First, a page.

The soul food of Wisconsin

by Chef Boy Ari

The man was watching bratwurst slowly simmer in a pot of beer. “Ahh,” he sighed, sniffing nostalgically, “the smell of summer.”

He identified himself as the “Bratmeister,” and his self-proclaimed expertise is why I was there. The way a bratwurst absorbs the beer in which it simmers, I was hoping to absorb the Bratmeister’s knowledge in the ways of beer brats.

This can be risky territory, especially around members of that Midwestern tribe whose holy land is Sheboygan, Wisc., home of the Bratwurst Hall of Fame. Bratwurst and beer are two things you don’t want to argue about with a Wisconsinite, especially as they relate to each other.

Unlike hot dogs and many other cylindrical presentations of ground meat, bratwurst is a fresh sausage, which means it must be thoroughly cooked before serving. The time they spend in beer means less time for the brats on the grill.

“Simmer” means to cook slowly in liquid just below the boiling point, and even “simmer” is a strong word for the amount of heat the Bratmeister used. Little bubbles formed on the bottom of the pot, occasionally letting go and rising. Meanwhile, the volume of beer in the pan dropped noticeably as it was absorbed by the swelling sausage, which languished, gray and bloated.

“Since it’s already cooked when you take the brats from the beer,” explained the Bratmeister, “you could just serve it as-is and skip the grill altogether. But that would be gross.”

The grill’s job is to add flavor and browning to the already cooked bratwurst. On the grill, the brats lose their gray pall and come back to life with a juicy vengeance.

A bratwurst is ready to serve when it’s cooked to the bursting point, swollen with juices but with the casing still intact. Never poke a brat, they say, to test for doneness. A gentle squeeze with the fingertips is all it takes. After grilling to the bursting point, most beer-brat chefs will place the brat in a fresh pot of hot beer and onions, often with butter, and hold it there until serving time.

Serving the brat on a hot dog bun can get you exiled from Wisconsin. A “hard roll,” crusty on the outside, soft and moist on the inside, is required. For dressing, don’t even think about yellow mustard. Only Dijon-style, please. As for the type of beer … well, these people are set in their curious ways.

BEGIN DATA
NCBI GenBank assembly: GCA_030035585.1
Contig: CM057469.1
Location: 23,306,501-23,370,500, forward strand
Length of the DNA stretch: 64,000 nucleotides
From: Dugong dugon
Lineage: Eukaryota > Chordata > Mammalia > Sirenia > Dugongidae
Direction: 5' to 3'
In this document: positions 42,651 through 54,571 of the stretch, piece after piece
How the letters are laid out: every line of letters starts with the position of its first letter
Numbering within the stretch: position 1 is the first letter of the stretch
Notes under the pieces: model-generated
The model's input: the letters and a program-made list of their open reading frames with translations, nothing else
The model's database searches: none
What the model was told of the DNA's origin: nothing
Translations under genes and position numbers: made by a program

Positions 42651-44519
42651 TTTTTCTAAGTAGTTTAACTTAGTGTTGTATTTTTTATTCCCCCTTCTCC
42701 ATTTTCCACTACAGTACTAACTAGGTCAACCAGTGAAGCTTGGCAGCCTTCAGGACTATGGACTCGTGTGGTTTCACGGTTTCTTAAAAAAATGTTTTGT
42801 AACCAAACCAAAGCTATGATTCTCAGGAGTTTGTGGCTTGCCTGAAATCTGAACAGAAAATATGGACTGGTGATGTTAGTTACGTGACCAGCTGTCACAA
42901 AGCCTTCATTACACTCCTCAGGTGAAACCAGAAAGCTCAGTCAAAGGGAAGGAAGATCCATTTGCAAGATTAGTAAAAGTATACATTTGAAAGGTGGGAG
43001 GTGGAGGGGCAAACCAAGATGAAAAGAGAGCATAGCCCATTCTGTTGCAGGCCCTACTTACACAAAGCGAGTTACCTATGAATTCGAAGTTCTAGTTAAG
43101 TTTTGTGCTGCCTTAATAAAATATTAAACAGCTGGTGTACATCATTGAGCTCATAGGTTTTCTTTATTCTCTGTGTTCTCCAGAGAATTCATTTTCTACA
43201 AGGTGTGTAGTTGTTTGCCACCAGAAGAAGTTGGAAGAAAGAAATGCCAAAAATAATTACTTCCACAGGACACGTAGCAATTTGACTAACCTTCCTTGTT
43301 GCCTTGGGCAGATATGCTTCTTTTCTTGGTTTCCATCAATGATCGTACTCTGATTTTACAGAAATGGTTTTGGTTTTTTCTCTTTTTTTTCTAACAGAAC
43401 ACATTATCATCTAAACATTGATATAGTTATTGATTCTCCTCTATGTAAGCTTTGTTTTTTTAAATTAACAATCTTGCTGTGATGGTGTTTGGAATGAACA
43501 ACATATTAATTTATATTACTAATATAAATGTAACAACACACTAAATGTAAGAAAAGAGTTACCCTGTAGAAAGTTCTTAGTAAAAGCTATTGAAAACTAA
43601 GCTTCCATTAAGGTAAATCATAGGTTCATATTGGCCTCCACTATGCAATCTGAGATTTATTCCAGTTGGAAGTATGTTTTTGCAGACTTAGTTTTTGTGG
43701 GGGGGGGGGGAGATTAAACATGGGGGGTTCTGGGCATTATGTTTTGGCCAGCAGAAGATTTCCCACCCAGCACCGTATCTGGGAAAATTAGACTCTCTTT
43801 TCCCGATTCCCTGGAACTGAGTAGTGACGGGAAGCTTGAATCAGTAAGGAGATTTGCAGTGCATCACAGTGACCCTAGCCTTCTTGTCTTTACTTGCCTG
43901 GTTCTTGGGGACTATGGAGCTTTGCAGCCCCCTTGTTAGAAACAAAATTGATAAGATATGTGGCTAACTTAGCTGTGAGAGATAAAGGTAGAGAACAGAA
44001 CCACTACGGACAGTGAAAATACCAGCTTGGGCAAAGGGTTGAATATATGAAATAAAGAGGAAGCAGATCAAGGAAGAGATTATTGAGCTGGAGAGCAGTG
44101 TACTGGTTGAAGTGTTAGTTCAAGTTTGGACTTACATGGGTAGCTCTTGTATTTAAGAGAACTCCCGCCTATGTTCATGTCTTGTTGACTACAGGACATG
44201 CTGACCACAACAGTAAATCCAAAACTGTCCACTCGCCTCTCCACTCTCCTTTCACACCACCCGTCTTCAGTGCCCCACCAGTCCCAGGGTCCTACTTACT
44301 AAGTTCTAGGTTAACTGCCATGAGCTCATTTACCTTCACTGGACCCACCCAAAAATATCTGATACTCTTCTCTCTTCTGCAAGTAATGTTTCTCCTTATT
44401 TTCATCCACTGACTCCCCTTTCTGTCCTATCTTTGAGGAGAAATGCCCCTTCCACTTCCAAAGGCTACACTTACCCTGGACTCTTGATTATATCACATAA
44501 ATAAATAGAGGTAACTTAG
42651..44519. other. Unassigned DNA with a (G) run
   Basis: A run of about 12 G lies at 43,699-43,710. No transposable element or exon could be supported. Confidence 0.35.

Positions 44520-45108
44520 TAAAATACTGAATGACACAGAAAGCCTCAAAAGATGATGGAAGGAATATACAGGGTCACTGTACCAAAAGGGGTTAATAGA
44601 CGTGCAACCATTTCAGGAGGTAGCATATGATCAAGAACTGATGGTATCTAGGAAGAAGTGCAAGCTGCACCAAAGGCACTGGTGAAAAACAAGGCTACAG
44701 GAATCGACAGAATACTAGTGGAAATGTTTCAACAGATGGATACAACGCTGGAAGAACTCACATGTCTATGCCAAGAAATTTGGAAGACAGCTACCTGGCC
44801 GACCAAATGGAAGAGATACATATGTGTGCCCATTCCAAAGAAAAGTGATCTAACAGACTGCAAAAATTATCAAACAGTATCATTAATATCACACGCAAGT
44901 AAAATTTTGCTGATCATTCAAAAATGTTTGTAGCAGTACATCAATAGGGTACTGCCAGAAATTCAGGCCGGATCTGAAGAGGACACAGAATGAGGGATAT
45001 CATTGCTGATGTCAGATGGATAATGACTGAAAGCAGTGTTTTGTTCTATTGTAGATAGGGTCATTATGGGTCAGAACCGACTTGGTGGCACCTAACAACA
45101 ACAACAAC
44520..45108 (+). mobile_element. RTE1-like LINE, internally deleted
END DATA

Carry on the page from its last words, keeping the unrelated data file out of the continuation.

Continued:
“I like to use a high-end Budweiser,” said the Bratmeister. “You know, like an Old Milwaukee or a Miller Genuine Draft.”

The brats he cooked were magnificent. The vegetarians, feasting on separately prepared tofu sausages, raved as well. “They don’t even taste like cardboard,” said one reviewer, her face flushed in the afterglow of her first real faux sausage.

My inner gourmet, however, rebelled against the use of lesser beer in such an elegant preparation. Despite his claims to the contrary, I wondered if this self-proclaimed master of brats still had miles to travel along the path.

I brought an empty growler to my local brewpub and handed it to the bartender. When I told him what it was for, he handed my growler back, still empty.

“You need Old Milwaukee,” he said.

“Now Bill,” I said, “I just figured that … ”

“Simmer them in Old Milwaukee and the holy trinity of bratwurst: black pepper, garlic and onions. That’s what will turn your regular garden variety bratwurst into a brat that any chunky Midwesterner would approve of. Trust me, I’m one of them.”

Only when I promised Bill that I’d run a side-by-side comparison with Old Milwaukee did he agree to fill my growler with the closest thing to a local equivalent, a light pilsner. After lightly simmering my brats in separate pans of Old Milwaukee and microbrew pilsner – with the holy trinity in both pots – I put my dueling bratwursts on the grill. After grilling, I placed the brats in separate pots with their respective hot buttered beers, and served.

The Old Milwaukee brats had an appealing flavor that I could understand getting attached to. I might need to join the Bratwurst Witness Protection Program for saying this, but the microbrew pilsner brats were richer, more complex and a completely viable option as well.

I did not stop there. For many days, I simmered different brands of bratwurst in different brands of beer, always with the holy trinity. After this research, I feel confident in saying that different kinds of bratwurst will behave differently in different types of beer, and it’s definitely worth experimenting. Simmering in a dark, sweet porter, for example, might seem like sacrilege to members of the Midwestern tribe. But those of us not bound by tradition are free to play around with the options. Just be careful who you tell. •



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